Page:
In New Mexico, the brokering of cultures was shaped by the Jesuits' national origin from the very start. There, Neapolitan missionaries introduced the traditions of their homeland, which they blended with local Hispanic-American practices. For a half‑century, the missionaries criss‑crossed the Southwestern countryside, scattering the seeds of Italian influence through their parishes, schools, and publications. However, they were no more inclined to eliminate indigenous customs there than they had been in California. That temptation was tempered by the Mediterranean cultural matrix that the foreign clergy shared with the native population. By integrating Italian and Mexican traditions, the Neapolitans legitimized themselves in the eyes of Latino Catholics. In turn, the Italians' adaptive give‑and‑take approach helped make more acceptable their Romanizing ecclesiastical reforms.

Wherever posted, the Italians aimed at reconciling differences among the multicultural congregations that filled the pews of their large churches. Their pastoral objective was to bind American Catholicism more closely to Rome, to advance a European‑style institutional church in the United States, and to forge a community in which, as one bishop once put it, all races and cultures would find themselves "completely at home." Such were the goals of Santa Clara's founders. They accomplished this by importing old-world religious practices, by enhancing the role of the priest in church affairs, and by promoting the centralization of Catholicism under papal authority. This quest for ecclesial unity manifested itself especially in the religious devotions that the piemontesi introduced to their multicultural clientele. Prayers to Mary during the month of May, Corpus Christi processions, allegiance to the papacy, devotion to St. Joseph, homage to the Sacred Heart—all had a universalizing and cohesive aim.

The statue of the Sacred Heart set in the heart of the Mission Gardens still stands as a sentinel to that quest for a unified community of believers. Focusing on Jesus's love for humankind, devotion to the Sacred Heart urged the faithful to make reparation for the indifference and hostility of the contemporary world to religion and the Catholic Church. The devotion was closely connected to support of the beleaguered Pope Pius IX, who achieved near cult status among 19th-century Catholics. With the collapse of temporal authority of the papacy following Italian unification, promoters emphasized the pope's moral and spiritual authority, linking love of the suffering Christ to loyalty to the Church and its aggrieved leader. Thus devotion to the Sacred Heart, coupled with the declaration of papal infallibility, contributed to the remarkable centralization of the Catholic Church in that troubled century.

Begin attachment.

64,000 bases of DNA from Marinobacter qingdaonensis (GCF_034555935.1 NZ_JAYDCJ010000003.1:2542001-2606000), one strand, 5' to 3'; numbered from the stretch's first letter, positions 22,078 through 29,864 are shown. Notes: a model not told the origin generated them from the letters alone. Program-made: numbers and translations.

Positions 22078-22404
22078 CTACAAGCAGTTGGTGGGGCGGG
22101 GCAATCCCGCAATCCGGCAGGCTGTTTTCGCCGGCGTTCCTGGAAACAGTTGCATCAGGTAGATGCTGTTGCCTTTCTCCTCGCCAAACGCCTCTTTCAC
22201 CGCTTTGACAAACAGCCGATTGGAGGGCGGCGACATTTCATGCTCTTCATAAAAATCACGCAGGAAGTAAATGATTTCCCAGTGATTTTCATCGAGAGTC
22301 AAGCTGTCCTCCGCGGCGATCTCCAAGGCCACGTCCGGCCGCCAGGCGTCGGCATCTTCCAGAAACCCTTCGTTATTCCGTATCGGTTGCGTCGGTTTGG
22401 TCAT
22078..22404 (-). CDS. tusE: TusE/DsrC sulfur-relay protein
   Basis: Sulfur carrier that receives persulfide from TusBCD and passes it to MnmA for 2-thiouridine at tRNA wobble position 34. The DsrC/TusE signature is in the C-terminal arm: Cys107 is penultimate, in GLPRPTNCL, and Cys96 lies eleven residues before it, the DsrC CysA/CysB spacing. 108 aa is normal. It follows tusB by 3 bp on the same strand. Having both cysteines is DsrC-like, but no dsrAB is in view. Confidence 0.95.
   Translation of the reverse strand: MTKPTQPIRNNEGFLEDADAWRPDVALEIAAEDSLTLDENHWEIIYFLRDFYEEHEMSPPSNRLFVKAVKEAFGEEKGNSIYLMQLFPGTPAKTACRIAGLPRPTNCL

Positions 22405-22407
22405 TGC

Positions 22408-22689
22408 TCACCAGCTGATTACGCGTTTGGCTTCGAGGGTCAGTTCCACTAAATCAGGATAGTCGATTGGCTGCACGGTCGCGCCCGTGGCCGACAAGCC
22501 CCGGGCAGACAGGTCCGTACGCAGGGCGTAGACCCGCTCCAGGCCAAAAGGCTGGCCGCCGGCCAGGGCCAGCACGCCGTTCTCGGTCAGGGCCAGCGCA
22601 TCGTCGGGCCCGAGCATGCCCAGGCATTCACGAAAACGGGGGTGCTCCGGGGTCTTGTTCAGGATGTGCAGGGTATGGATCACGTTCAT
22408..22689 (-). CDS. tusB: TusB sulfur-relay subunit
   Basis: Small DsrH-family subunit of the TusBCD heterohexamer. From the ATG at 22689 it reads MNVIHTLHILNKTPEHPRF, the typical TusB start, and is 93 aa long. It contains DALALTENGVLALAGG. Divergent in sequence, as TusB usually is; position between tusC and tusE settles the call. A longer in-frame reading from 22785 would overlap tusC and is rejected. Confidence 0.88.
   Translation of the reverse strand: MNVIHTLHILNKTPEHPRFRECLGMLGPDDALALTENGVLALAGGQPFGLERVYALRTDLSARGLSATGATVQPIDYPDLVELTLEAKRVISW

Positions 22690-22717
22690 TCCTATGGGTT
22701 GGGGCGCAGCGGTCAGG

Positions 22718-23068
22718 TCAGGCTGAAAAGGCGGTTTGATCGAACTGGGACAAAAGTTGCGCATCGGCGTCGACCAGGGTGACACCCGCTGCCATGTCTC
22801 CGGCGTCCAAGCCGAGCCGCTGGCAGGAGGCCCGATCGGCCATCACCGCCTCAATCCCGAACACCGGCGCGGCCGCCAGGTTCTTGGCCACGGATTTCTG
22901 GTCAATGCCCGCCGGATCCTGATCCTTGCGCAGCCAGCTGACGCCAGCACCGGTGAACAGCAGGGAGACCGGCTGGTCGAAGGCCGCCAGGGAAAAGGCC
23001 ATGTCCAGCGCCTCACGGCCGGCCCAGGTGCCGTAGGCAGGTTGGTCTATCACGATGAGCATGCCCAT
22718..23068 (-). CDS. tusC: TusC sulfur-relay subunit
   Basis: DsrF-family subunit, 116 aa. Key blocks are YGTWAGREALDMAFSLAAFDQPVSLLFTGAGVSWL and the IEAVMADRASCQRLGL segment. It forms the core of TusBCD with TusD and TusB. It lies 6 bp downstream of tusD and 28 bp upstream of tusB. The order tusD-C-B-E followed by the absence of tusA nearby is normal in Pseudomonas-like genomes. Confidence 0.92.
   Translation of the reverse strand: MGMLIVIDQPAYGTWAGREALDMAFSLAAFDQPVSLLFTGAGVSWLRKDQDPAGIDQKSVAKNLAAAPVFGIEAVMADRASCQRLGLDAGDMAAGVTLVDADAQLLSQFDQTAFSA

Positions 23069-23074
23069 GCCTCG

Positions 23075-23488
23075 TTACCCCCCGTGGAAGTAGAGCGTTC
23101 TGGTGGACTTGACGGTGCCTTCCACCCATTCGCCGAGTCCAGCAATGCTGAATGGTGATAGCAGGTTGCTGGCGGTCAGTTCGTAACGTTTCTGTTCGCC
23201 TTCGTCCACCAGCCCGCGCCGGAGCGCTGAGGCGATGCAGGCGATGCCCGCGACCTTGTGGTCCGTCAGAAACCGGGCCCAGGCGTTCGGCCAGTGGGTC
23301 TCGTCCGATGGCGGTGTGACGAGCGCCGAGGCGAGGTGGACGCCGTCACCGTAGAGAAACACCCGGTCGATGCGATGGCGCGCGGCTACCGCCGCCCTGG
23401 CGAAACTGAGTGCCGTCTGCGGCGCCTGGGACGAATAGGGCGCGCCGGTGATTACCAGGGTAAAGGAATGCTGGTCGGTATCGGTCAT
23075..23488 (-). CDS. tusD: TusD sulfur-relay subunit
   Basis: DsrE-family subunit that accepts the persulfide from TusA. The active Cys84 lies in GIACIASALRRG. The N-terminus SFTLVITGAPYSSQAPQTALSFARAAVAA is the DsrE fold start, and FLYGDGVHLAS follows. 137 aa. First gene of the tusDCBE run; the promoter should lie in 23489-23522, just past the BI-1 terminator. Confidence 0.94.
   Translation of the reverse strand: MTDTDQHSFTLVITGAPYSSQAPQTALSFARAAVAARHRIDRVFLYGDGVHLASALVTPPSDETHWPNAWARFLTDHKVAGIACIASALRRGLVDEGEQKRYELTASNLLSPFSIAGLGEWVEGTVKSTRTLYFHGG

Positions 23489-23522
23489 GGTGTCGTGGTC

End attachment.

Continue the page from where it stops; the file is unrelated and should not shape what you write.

Garden party: Four elderly Jesuits assemble in the Mission Gardens at the 19th century’s end. From left to right: Thomas P. Leonard, Carlo E. Messea, Giovanni Pinasco, and Giuseppe Caredda. Courtesy SCU Archives.
Garden party: Four elderly Jesuits assemble in the Mission Gardens at the 19th century’s end. From left to right: Thomas P. Leonard, Carlo E. Messea, Giovanni Pinasco, and Giuseppe Caredda. Courtesy SCU Archives

The Italians promoted the integration of diversified Americans—Italians and Indians, Anglos and Latinos—into a transnational Catholic culture that surpassed local boundaries. The more centered on Roman customs, the greater the conditions for the possibility of oneness in diversity. Consequently, wherever the Italians went, the church was more Roman when they left.

The 19th-century faithful did not resist this quest for conformity, strange as it might seem to present‑day Catholics. In fact, when the immigrant clergy introduced old-world religious notions to congregations in the United States, they usually met acceptance. Why were alien ways readily embraced? One reason was that heterogeneous Catholics of the 19th century welcomed the supranational and centralized practices of the Italians as a means of transcending the restrictive confines of ethnicity. What one historian wrote of a German Jesuit who toiled among fractured immigrant populations in the 19th-century Midwest could also be said of the Italians: "He gave them a Catholic sense and determination where before they were separate and dissonant."